The industry may press claims in court like violation of the Computer Fraud and Abuse Act, which was enacted in 1986 partly in response to some paranoia following the release of the Matthew Broderick thriller WarGames. The statute, which punishes those who knowingly access a computer without authorization or those who exceed authorized access, hasn’t directly been tested with respect to illicit access of streaming platforms. In fact, as seen by what judges wrote in United States of America v. David Nosal — a 2016 decision by the Ninth Circuit Court of Appeals — there’s some sensitivity around making federal criminals of the millions of people who engage in password-sharing, even theoretically.
Then, there’s the Digital Millennium Copyright Act’s anti-circumvention provision. The entertainment industry is more accustomed to this 1998 statute as it once was an important legal weapon against those breaking encryption on DVDs. Still, like the CFAA, it’s applicability to streaming platforms remains fairly untested. But some Hollywood legal insiders are clearly expecting its significance to grow. For example, on Oct. 31 in a court case that challenges the DMCA’s anti-hacking rules on First Amendment grounds (Green v. U.S. Department of Justice), industry groups filed a brief stressing how there “would not be a viable business model” for subscription-based movie and TV digital hubs “without legal protection for access controls.”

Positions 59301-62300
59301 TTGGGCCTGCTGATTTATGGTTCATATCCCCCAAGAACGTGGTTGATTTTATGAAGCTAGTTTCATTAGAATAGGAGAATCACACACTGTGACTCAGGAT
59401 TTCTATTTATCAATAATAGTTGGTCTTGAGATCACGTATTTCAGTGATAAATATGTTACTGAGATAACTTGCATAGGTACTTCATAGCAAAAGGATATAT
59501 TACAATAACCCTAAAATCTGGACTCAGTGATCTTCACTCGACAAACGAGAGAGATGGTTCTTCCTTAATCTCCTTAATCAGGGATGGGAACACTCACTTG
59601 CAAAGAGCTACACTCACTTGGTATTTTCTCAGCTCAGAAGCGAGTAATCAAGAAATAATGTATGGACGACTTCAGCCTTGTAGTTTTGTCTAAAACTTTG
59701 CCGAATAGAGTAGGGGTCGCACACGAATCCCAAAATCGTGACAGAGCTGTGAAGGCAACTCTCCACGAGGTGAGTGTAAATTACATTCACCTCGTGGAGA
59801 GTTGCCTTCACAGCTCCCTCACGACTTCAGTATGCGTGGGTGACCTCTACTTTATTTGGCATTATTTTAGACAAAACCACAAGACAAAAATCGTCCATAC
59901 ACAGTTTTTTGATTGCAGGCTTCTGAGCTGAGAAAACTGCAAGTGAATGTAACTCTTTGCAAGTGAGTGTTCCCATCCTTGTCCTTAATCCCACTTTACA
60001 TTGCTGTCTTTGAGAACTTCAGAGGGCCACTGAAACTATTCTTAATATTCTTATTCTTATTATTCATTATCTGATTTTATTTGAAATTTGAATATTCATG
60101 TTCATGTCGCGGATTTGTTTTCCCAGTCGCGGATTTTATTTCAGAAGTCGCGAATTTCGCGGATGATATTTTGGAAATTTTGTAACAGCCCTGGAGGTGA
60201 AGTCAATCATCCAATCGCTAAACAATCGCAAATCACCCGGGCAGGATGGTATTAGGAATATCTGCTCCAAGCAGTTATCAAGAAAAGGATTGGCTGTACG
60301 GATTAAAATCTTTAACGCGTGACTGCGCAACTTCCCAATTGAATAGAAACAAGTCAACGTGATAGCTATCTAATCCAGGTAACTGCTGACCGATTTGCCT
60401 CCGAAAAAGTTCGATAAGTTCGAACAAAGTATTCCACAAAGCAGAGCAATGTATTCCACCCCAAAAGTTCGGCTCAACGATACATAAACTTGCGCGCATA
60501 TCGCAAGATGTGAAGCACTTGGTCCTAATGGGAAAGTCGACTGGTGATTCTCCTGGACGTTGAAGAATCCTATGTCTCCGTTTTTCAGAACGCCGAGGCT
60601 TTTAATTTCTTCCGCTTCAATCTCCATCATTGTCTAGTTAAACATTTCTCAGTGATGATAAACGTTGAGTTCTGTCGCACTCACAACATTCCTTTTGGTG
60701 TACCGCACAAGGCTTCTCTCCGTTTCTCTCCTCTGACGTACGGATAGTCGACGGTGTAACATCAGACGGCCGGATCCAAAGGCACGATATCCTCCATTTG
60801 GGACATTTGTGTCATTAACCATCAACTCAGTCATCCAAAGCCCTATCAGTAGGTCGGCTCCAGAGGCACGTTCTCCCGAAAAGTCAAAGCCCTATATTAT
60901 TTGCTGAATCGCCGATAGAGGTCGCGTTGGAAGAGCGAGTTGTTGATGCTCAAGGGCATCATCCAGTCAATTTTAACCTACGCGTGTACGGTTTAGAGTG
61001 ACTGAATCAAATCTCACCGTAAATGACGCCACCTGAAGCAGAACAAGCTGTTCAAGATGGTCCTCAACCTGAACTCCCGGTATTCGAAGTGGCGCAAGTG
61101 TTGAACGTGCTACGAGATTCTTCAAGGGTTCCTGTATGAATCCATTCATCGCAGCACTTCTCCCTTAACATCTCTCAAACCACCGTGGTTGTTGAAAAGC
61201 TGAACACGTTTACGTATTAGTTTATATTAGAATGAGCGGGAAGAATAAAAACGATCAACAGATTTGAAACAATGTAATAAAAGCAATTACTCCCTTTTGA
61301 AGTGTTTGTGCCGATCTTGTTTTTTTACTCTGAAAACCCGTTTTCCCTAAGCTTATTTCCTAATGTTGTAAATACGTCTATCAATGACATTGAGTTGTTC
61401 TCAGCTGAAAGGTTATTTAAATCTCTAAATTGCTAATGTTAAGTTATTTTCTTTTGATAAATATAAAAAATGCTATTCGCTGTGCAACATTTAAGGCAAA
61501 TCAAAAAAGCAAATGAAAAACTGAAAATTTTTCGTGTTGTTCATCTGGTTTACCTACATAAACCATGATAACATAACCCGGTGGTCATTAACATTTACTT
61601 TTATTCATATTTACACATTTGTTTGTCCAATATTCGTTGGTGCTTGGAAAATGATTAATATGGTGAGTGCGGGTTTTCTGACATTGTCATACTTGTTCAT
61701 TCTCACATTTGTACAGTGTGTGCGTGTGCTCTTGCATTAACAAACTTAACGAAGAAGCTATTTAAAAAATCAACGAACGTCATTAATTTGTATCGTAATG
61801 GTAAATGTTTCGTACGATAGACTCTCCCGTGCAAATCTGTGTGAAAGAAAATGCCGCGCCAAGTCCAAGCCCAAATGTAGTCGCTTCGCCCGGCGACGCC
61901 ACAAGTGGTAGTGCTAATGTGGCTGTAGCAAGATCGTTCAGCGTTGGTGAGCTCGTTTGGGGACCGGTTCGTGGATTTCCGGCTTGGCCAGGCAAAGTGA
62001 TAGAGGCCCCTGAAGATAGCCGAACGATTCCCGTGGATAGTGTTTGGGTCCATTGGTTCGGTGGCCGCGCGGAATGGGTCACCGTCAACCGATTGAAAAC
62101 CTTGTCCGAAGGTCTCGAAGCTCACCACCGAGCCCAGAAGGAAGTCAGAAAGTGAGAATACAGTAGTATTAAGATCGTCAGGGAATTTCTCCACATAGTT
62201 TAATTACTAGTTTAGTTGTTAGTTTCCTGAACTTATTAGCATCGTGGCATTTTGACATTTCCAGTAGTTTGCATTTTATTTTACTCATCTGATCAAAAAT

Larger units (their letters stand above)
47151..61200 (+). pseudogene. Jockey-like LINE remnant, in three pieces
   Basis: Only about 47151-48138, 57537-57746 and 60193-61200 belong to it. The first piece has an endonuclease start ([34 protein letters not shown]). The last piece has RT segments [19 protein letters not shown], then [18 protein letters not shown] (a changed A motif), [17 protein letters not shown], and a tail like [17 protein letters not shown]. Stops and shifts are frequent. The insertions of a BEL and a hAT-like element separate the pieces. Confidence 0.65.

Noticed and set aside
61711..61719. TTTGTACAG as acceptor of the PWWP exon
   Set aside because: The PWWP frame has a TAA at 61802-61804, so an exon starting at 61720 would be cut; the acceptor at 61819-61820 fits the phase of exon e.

The streamers are aware that even the scent of the criminalization of password-sharing has in the past caused a freak-out among consumers. For that reason, most are being extra careful about what they say publicly on this topic. When asked by The Hollywood Reporter, neither Netflix nor HBO would comment on whether their positions on password sharing have evolved. But it looks like ACE and the beginning of court activity on the Piracy 2.0 front might be doing the talking for them.
This story appeared in the Nov. 6 issue of The Hollywood Reporter magazine. To receive the magazine, click here to subscribe.